Friday 28 October 2016

British warplanes and drones carried out more than 585 successful air strikes against Islamic State (IS) in Syria and Iraq

Published 08/02/2016 | 19:21


British warplanes and drones have now carried out more than 585 successful air strikes against the so-called Islamic State (IS) in Syria and Iraq, the International Development Secretary has announced.

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Justine Greening said that as of February 5, RAF Typhoon and Tornado aircraft alongside Reaper drones have flown more than 2,000 combat missions against IS, also known as Daesh.

Since Foreign Secretary Philip Hammond updated the Commons in December on the British and coalition action against IS, there have been military successes in Ramadi, Iraq and near Al Hal and around the Tishrin Dam in Syria, she added.

Making a statement on the UK's response to the Syria crisis, Ms Greening told MPs: "Since the Foreign Secretary last updated the House on the campaign against Daesh in Syria and Iraq the global coalition, working with partner forces, has put further pressure on Daesh.

"Iraqi forces with coalition support have retaken large portions of Ramadi and in Syria the coalition has supported the capture of the Tishrin Dam and surrounding villages as well as areas south of Al Hal.

"The UK is playing our part.

"As of February 5, RAF Typhoon, Tornado and Reaper aircraft have flown over 2,000 combat missions and carried out more than 585 successful air strikes across Syria and Iraq."

Ms Greening called on Russia to use its influence to urge Bashar Assad's regime in Syria to stop indiscriminately bombing civilians.

In recent days a major Russian-backed offensive by pro-government forces in the northern Aleppo province has caused the massive displacement of refugees to the Turkish border.

Amid the intense fighting, the United Nations special envoy for Syria Staffan de Mistura suspended peace talks until later this month.

Ms Greening said: "The UN's special envoy for Syria took the decision to pause these talks following and increase in air strikes and violence by the Assad regime backed by Russia.

"The UK continues to call on all sides to take steps to create the conditions for peace negotiations to continue.

"And in particular Russia must use its influence over the regime to put a stop to indiscriminate attacks and the unacceptable violations of international law."

Ms Greening also urged the regime and other parties in the conflict to stop the illegal use of siege and starvation as a tactic and obstructing humanitarian aid from getting to civilians.

She said: "Across Syria, Assad and other parties to the conflict are wilfully impeding humanitarian access on a day by day basis.

"It is a brutal, unacceptable and illegal action to use starvation as a weapon of war.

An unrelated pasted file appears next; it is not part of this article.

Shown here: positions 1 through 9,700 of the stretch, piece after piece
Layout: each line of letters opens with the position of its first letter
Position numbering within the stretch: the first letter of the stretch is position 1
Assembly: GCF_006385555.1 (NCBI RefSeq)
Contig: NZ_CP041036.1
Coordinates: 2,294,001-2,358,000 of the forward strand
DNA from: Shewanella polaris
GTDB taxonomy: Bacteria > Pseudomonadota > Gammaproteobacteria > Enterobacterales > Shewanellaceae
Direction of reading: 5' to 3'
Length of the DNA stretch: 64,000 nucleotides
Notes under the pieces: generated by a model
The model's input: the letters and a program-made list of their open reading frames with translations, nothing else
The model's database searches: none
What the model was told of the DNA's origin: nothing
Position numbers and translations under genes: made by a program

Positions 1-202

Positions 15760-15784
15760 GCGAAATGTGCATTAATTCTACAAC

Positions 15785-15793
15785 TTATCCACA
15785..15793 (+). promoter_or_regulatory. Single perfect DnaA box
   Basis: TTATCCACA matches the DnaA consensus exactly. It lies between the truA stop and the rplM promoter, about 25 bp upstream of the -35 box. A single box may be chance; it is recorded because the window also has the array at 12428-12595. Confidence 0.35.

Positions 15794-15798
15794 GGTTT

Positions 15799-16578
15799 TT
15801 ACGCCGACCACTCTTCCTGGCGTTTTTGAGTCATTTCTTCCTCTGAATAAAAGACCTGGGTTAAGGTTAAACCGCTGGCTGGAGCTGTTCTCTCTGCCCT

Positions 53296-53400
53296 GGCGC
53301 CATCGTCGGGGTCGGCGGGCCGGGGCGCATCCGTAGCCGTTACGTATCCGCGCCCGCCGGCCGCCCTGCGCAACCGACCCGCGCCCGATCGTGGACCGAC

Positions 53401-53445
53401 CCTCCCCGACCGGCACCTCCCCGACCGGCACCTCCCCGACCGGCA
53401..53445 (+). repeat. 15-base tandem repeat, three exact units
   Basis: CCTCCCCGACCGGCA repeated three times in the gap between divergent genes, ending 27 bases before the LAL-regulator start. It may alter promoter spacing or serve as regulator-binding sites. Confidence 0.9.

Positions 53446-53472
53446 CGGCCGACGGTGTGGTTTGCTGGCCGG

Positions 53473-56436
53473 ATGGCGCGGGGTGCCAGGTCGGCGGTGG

"In London world leaders demanded an end to these abuses including the illegal use of siege and obstruction of humanitarian aid."

Ms Greening hailed the £7 billion in aid pledged by international leaders at a donor's conference for Syria in London on Friday.

Some £4.1 billion has been pledged this year and a further £3.4 billion will be handed over by 2020 while Britain is donating an extra £510 million, taking the total funding from the UK to £2.3 billion.

Much of the focus will be on providing education for children and jobs for adults inside Syria and in the neighbouring countries which have taken in millions of refugees.

Ms Greening said that providing opportunities for Syrians in the region would ease the flow of refugees into Europe.

She said: "Going beyond people's basic needs at the London conference, the world said that there must be no lost generation of Syrian children, pledging to deliver education to children inside Syria and education to at least one million refugee and host community children in the region outside Syria who are out of school.

"This is an essential investment not only in these children but in Syria's future.

"It also gives those countries generously hosting refugees temporarily the investment in their education systems that will benefit them for the longer term.

"The London conference also made a critical choice on supporting jobs for refugees and economic growth in the countries hosting them.

"We hope that historic commitments with Turkey, Lebanon and Jordan will create at least one million jobs in countries neighbouring Syria so that refugees have a livelihood close to home."

She added: "If we can give Syrians hope for a better future where they are, they are less likely to feel that they've got no other choice left than to make perilous journeys to Europe."

Labour welcomed the moves on aid to avoid a "lost generation" of Syrian children.

Shadow international development secretary Diane Abbott said: "The Syrian crisis is the most pressing humanitarian challenge facing us at this time and the Government is to be commended on co-hosting this important conference which has raised over 10 billion US dollars for Syrian refugees.

"The Government is also to be commended on doubling our own commitment, to over £2.3 billion.

"The emphasis on education and jobs is entirely correct, we cannot allow a whole generation of Syrian children to be lost."

Ms Abbott added the "wholly commendable" efforts for refugees in the region are at odds with the Government's "wilful myopia" to the plight of 500,000 Syrian refugees in Europe.

She said: "The funds this conference will raise are vital. But surely it's also vital that this country shows a willingness to take its fair share of refugees, including Syrian refugees."

Ms Abbott said the UK's agreement to take 20,000 Syrians over five years is fewer than Germany has taken in a month.